Tennessee Williams is know for his tense and invigorating work, but Summer and Smoke has never been held in the same esteem as his more famous plays like Cat On A Hot Tin Roof and A Streetcar Named Desire. But Rebecca Frecknall’s production, which was a sell out success at the Almeida might go somewhere to remedy that.
And quite apart from the fact that this is a very different and fresh take on the text, it can mostly be attributed to the central performance from the outstanding Patsy Ferran. From beginning to end Ferran’s Alma, a repressed and confused preachers daughter, is a torrent of torment. It’s a hugely impressive portrayal, which makes the pull between high morals and adolescent desires obvious and yet never overdone. There’s just the right amount of subtle comedy pared with a wide-eyed naivety to make Alma easy to adore. She is matched well by a brooding Matthew Needham, who masterfully meanders through the complexities of the young doctor John.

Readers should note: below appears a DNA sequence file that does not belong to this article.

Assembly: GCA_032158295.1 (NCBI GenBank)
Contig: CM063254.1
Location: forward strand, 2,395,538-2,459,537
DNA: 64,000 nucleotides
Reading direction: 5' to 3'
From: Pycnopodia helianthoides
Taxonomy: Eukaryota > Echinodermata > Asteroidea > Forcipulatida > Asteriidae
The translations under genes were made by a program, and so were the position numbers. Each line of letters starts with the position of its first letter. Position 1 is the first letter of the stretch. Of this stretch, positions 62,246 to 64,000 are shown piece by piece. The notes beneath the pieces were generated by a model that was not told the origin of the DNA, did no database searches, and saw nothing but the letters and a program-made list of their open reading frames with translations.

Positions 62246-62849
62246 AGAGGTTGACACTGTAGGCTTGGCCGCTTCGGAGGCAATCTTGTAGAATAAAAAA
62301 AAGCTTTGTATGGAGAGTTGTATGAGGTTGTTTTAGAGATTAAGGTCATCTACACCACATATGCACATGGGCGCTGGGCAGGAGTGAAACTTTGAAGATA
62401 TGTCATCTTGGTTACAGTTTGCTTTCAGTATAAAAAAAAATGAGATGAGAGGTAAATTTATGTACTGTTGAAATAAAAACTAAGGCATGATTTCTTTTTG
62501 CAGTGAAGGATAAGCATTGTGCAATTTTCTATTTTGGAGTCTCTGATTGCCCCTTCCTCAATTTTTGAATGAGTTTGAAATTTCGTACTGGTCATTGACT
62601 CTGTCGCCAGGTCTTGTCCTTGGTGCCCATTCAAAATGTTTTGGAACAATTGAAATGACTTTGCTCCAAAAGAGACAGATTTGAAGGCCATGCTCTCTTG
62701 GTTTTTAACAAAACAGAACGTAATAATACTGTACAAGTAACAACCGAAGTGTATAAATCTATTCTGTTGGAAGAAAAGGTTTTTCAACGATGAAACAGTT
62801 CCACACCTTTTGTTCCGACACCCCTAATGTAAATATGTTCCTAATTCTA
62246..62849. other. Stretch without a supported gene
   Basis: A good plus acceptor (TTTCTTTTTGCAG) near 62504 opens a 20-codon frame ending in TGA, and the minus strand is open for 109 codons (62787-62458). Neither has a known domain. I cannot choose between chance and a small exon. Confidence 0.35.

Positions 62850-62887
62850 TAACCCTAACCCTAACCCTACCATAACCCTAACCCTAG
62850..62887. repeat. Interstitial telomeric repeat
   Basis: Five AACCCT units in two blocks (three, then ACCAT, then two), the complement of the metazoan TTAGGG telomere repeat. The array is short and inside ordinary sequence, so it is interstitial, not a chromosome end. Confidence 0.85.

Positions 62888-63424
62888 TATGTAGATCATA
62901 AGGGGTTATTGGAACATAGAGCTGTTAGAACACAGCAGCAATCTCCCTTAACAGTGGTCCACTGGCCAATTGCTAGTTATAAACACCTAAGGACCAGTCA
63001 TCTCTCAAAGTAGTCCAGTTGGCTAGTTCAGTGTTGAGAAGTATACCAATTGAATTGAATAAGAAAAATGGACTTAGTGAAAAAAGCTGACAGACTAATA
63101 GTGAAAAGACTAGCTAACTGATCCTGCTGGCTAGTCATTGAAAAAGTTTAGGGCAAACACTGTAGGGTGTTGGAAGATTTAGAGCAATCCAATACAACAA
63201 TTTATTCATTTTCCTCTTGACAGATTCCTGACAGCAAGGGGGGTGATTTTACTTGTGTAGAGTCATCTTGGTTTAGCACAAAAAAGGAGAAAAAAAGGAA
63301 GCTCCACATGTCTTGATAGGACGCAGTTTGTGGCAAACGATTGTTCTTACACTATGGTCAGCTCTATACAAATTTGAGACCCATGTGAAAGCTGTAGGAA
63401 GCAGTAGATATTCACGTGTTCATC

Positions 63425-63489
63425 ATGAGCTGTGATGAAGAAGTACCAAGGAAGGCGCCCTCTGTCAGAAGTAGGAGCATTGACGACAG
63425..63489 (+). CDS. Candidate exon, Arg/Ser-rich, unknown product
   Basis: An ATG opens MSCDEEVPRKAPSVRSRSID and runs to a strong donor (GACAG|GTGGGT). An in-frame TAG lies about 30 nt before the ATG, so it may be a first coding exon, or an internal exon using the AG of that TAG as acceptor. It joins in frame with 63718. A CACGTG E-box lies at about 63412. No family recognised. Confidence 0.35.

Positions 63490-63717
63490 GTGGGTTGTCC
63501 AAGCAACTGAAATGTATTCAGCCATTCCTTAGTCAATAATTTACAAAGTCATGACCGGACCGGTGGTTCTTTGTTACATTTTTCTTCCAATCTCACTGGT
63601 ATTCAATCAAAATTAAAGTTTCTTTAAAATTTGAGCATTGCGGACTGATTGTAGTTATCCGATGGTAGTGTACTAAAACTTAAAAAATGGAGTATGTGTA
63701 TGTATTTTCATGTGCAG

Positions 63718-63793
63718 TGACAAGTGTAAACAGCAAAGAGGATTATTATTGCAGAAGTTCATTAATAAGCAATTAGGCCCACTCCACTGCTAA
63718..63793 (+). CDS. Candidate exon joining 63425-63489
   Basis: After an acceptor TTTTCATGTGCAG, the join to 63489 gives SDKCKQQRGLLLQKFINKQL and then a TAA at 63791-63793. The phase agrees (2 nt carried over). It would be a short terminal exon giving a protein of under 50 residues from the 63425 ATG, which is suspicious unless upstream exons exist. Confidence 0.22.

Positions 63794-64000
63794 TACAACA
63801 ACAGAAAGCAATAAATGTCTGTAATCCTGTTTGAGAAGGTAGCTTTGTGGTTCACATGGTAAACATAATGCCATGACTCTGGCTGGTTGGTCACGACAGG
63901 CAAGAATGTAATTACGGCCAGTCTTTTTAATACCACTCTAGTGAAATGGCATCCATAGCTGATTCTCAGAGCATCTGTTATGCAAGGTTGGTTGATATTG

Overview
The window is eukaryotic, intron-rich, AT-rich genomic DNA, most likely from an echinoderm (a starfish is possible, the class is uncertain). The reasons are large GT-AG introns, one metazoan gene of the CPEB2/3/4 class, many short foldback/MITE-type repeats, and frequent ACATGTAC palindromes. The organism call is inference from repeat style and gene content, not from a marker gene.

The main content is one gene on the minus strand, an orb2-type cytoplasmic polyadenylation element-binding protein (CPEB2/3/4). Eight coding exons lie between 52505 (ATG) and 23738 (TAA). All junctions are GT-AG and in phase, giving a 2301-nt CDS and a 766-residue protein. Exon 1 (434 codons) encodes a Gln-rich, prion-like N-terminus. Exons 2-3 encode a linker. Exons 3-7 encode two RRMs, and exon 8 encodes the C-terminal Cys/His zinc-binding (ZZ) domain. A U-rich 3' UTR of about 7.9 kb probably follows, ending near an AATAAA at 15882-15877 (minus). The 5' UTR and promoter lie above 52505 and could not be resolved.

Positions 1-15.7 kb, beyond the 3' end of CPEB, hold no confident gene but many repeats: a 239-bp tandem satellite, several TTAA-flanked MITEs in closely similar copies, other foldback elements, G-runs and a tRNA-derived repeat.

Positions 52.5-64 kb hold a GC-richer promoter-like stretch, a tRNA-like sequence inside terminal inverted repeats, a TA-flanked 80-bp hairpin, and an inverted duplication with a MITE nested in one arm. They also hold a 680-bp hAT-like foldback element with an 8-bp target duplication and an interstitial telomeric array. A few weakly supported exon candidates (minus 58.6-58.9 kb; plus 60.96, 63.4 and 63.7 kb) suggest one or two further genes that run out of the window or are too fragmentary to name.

And I must talk about the pianos, which form part of the set enveloping the action, expertly engineered throughout by the exquisite ensemble. I’ve never knowingly seen or heard the strings of a piano bowed before and the underscoring effect is both eerie and electrifying.
This production of Summer and Smoke really cements the idea that taking another look at texts that have previously been cast aside is well worth it. With expert direction, stunning design and some truly wonderful performances, this is a must see this season.
Photo by Marc Brenner